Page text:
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Who's Offended by Cultural Appropriation?
Cultural appropriation tends to be frowned upon, but by whom? Recently, I found myself watching a video where someone had dressed up in a traditional Chinese outfit. When this person, who was decidedly NOT Chinese, positioned himself on a university campus, he was met with a lot disdain—particularly from students who were not Asian. But then he went to Chinatown where the reaction was actually quite different. His outfit actually garnered quite a few smiles and positive engagement. Mind you, for full disclosure, I believe that this was a PragerU video and it was attempting make a particular statement—and personally, I found the outfit to be rather cliché. Still, it does not change the fact that the Chinese immigrants depicted in the video really seemed to take no offense, and in fact appeared to enjoy the outfit, unlike those virtue warriors on campus seemed to be outraged on their behalf.
This echoes my own experience too. One of the perks of being a part-time travel writer is that I get invited to visit different parts of the world and partake in different cultural experiences.
One such experience took place in Mexico during Día de Muertos—Day of the Dead—a giant fiesta to honour the dearly departed and help guide them on their spiritual path ahead. It’s a Mexican tradition that goes back some 3,000 years, stemming from the idea that relatives and friends come back for a visit once a year.
I have to admit, I’m not someone who likes to play dress up. But, I was invited to do just that and even be part of the parade. And, the truth is that I was swayed by this tradition that I jumped in. When the makeup artist in the Mexican mall was done with me, frankly, I thought I looked kind of magnificent. And so did the locals who had asked for pictures with me. I even ended up getting interviewed by Mexican television!
When I posted a photo on my Facebook, however, I was immediately accused of cultural appropriation. I explained how I was invited to be part of the experienced and how much I’ve learned and written about the tradition and the friend backed off.
Later, I was on another trip with some fellow travel journalists—including one who immediately described herself as a social justice warrior. Her words, not mine. There were also several journalists from Mexico.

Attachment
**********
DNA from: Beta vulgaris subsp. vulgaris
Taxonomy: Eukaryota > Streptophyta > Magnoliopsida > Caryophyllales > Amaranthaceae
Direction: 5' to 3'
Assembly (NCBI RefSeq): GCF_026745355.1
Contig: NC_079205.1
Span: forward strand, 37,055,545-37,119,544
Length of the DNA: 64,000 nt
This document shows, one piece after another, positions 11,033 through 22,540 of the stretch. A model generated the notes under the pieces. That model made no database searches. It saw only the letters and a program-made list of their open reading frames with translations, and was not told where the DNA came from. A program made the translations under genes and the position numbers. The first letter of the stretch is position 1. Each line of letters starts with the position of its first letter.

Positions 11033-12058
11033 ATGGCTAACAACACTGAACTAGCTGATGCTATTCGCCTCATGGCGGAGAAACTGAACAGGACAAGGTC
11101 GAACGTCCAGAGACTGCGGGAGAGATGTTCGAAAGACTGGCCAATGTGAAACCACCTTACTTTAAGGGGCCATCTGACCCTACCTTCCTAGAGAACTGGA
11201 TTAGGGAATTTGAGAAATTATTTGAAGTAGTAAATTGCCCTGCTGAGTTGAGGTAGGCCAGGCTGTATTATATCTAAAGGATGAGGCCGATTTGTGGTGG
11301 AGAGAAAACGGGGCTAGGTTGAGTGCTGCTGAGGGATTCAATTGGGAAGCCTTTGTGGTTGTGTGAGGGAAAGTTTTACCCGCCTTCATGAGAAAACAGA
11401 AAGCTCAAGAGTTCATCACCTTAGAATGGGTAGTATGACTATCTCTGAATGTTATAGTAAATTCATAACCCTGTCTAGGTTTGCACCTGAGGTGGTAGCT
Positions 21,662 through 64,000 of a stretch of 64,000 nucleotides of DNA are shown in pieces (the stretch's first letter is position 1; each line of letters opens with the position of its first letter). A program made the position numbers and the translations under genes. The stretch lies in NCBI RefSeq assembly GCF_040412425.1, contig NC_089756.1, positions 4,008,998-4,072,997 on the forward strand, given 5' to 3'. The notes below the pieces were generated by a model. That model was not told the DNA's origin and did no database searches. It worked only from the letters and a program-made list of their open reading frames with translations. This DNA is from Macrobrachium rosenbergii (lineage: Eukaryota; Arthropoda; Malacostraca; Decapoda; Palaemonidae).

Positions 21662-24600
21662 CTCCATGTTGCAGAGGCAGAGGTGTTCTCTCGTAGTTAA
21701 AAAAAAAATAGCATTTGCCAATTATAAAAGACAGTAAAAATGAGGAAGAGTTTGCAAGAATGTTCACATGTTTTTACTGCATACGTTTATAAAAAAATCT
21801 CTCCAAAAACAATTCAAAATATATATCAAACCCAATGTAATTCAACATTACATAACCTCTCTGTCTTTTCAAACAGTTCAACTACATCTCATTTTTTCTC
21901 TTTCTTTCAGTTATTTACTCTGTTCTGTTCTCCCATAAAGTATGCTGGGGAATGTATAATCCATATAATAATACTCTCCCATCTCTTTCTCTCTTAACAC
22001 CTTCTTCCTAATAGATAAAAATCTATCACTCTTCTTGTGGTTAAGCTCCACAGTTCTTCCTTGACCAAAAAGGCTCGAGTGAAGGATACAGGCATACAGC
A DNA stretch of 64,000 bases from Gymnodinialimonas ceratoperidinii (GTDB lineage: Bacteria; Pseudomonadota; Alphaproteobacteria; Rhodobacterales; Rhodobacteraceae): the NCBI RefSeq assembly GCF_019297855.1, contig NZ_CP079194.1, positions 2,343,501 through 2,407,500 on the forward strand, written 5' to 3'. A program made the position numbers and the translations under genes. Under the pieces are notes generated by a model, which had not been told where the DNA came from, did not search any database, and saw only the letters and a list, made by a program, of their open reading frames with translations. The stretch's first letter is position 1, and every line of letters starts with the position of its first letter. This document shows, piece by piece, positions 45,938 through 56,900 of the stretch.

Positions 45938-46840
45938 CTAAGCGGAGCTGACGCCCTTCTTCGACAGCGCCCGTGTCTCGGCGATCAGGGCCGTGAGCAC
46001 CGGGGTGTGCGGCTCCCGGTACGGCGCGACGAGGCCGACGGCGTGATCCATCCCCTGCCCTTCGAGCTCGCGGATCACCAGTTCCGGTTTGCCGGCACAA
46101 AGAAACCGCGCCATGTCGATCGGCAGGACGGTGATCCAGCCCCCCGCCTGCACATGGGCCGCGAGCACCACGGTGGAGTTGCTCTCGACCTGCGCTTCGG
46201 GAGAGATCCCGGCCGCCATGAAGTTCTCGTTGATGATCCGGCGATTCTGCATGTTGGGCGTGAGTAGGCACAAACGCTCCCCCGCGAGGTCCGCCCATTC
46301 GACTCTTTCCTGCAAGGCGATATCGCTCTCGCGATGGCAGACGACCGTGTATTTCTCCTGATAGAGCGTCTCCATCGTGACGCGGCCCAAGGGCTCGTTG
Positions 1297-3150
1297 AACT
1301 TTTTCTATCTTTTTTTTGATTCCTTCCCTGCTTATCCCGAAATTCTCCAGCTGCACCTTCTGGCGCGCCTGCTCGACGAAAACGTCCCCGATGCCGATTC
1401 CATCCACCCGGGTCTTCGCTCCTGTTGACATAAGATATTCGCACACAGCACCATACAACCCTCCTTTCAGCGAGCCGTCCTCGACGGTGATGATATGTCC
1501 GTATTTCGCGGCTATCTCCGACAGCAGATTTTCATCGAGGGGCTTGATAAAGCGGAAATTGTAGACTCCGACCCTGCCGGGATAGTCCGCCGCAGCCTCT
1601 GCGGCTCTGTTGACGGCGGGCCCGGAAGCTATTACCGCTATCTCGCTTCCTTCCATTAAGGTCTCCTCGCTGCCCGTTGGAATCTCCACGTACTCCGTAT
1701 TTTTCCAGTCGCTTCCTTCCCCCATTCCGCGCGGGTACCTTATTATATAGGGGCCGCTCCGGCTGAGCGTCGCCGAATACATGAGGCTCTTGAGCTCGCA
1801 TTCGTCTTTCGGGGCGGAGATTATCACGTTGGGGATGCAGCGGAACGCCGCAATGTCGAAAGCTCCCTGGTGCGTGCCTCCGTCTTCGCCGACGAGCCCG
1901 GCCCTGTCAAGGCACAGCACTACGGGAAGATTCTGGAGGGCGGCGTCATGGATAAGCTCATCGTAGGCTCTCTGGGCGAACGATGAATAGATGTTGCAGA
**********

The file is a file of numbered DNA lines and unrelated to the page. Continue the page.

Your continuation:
I jokingly showed them my photo in my Day of the Dead getup and asked, “Is that cultural appropriation?” They laughed. “Of course not.” Her reaction was far more judgemental and insulted. The Mexican cohort, however, continued: “On our Halloween, in Mexico, we dress up as Cowboys…”
Thrown of by their response, the SJW struggled. Then she got her retort: “Well, you’re privileged, Mexicans because you live in Mexico,” she said, “The Mexicans in the United States, they are the oppressed Mexicans and therefore it cultural appropriation towards them…”. We all looked at each other, a bit dumbfounded for a moment.
I think it’s one thing when someone just dresses up in a costume from another culture without giving a second thought to where it came from, poking fun of it, being careless and thoughtless—and a completely different thing when someone is doing it out of respect, trying to learn and appreciating a culture. Most people can the difference and appreciate the effort.
A family member recently confided in me about how she was invited to an Indian wedding and had considered wearing a saree. Ultimately she decided against it because she feared offending. Later, she learned that the opposite was true. The family would have in fact appreciated it more had she worn one.
Too often, the ones who get offended seem to be not even of the cultures being ‘appropriated’ (or appreciated—whatever your outlook happens to be). So my current philosophy is…listen to people of those cultures and what they actually think about the topic at hand—the rest is noise.
What do you think? Whose opinion counts? Have you had similar experiences? Do you mind when people ‘appropriate’ your own culture? Leave a comment below.
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